Part Two – The Future of American Jewry
By Herbert J Gans
The Jews of No Religion, or JNRs described in the first part of this article will increase in number in the years to come, and are likely to constitute a third or more of American Jewry a generation hence.
They could be even more numerous, especially if the youngsters now growing up in Jewish and intermarried households themselves continue to intermarry at a rising rate.
The increase in JNRs, and the continuation of other long term assimilatory changes in Jewish life will surely impact the future of American Jewry; and the second part of this article will speculate about the possible impacts in the next generation.
Answers to some of the questions about JNRs posed in the first part of this article will aid such speculation and should be relevant to whoever is concerned about and with the future of the American Jewish community.
Although the Jewish community is often described as a relatively homogenous whole, in reality it consists of diverse people and organizations. For the description that follows, it can be divided into sectors, although these are conceptual rather than actually existing divisions.
A brief article can only outline five such sectors, and even they are overlapping, interrelated as well as further diversified by subsectors. The first four sectors constitute the so called organized Jewish community.
One sector is the set of ultra orthodox denominations and its members, Hasidic and non-Hasidic. Most remain separate from, and some are hostile toward American Jewry’s other sectors.
A second sector consists of the Modern Orthodox, Conservative and Reform denominations and those of their members who are regular worshippers and organizational participants.
A third sector, probably by now the largest, is made up the irregularly or periodic worshippers and participants. They show up mainly for familial ceremonies, on the High Holidays and for organizational social activities.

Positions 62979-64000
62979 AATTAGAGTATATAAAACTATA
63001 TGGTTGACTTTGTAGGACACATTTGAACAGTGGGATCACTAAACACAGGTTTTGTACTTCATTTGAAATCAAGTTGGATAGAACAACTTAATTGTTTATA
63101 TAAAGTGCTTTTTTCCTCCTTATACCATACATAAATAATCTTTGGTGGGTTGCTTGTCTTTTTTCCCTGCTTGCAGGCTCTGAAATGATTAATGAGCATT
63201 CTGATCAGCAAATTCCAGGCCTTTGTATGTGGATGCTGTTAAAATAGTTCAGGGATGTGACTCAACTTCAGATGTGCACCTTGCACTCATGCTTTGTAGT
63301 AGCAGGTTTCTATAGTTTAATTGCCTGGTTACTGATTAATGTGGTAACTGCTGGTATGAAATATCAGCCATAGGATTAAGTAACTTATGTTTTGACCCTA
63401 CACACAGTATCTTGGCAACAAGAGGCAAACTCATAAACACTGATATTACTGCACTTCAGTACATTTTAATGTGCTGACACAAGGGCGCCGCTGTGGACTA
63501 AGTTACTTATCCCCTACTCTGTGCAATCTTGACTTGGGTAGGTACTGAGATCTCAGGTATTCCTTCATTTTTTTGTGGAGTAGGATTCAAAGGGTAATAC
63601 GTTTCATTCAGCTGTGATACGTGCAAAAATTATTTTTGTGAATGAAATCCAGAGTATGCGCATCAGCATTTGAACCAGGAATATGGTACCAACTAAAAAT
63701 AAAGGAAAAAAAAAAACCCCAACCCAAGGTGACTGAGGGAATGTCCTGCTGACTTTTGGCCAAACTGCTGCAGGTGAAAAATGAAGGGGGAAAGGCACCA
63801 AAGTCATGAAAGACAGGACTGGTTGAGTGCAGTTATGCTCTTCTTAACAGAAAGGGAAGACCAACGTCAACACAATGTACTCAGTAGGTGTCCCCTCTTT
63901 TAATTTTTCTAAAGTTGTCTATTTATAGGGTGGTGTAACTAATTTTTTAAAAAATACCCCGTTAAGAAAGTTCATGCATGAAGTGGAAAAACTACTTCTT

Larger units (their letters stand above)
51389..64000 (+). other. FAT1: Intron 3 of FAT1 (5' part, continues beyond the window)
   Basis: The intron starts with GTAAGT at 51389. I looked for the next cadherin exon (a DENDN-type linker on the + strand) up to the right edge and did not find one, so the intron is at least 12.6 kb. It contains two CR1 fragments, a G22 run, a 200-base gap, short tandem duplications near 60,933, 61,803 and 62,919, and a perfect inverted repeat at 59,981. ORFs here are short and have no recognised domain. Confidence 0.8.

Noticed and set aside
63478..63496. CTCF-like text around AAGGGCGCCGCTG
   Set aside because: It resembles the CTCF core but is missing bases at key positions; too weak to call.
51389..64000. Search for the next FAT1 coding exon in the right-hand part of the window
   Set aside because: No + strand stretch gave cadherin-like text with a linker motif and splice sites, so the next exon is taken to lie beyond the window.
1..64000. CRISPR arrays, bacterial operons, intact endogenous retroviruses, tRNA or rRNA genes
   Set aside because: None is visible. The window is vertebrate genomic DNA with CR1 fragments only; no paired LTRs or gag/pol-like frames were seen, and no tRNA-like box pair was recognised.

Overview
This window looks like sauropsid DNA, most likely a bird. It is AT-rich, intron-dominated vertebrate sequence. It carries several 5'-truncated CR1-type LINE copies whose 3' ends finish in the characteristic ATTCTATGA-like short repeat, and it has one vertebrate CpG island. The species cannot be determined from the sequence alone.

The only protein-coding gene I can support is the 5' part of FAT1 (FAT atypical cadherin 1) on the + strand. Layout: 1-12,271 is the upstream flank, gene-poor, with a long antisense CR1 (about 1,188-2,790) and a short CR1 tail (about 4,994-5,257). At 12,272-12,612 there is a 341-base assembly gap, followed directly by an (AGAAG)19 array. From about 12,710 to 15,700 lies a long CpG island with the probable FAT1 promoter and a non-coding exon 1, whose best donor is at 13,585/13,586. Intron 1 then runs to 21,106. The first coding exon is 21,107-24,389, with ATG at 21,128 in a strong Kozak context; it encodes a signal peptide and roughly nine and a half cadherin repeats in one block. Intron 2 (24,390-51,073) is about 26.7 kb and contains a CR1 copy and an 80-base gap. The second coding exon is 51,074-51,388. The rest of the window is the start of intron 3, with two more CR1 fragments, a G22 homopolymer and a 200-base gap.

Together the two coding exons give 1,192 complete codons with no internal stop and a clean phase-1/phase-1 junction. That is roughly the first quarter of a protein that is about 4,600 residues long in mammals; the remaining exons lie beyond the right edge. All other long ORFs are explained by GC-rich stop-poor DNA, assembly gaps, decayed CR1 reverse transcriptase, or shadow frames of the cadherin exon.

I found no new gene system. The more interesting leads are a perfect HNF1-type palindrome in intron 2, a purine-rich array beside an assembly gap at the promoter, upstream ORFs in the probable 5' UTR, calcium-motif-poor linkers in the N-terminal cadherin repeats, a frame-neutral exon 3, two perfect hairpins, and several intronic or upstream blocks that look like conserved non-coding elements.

Both sectors revolve around the religious, educational and other institutions and organizations of their denominations. Still, they and their regulars could not long survive in their present state without these irregulars.
They constitute the heart of today’s Jewish community and its future may depend to a large extent on whether and how that heart remains vital.
A fourth sector is organizational, consisting of several sets of formal, mainly non-religious organizations. Many lobby for Jewish causes and most are run by Jewish professionals with the support of donors rather than active members.
The most important (1) maintain the memory of the Holocaust and associated memorial institutions, (2) defend and support Israel, (3) fight anti-semitism and other forms of injustice (4) support charitable, cultural and other nonprofit enterprises, and (5) lobby and provide campaign funds to the country’s two political parties and related organizations involved in national politics.
The fifth sector is made up of the Jews of No Religion.
Predictions are mostly guesswork, but the following four guesses about the future of American Jewry now seem likely.
1. Sector Shrinkage and Change. The five sectors will continue to exist, although all but the ultra orthodox and JNR sectors will shrink in numbers and strength. Consequently, most will intensify their efforts to retain current participants and to persuade dropouts to return.
The sectors will also change in significant ways.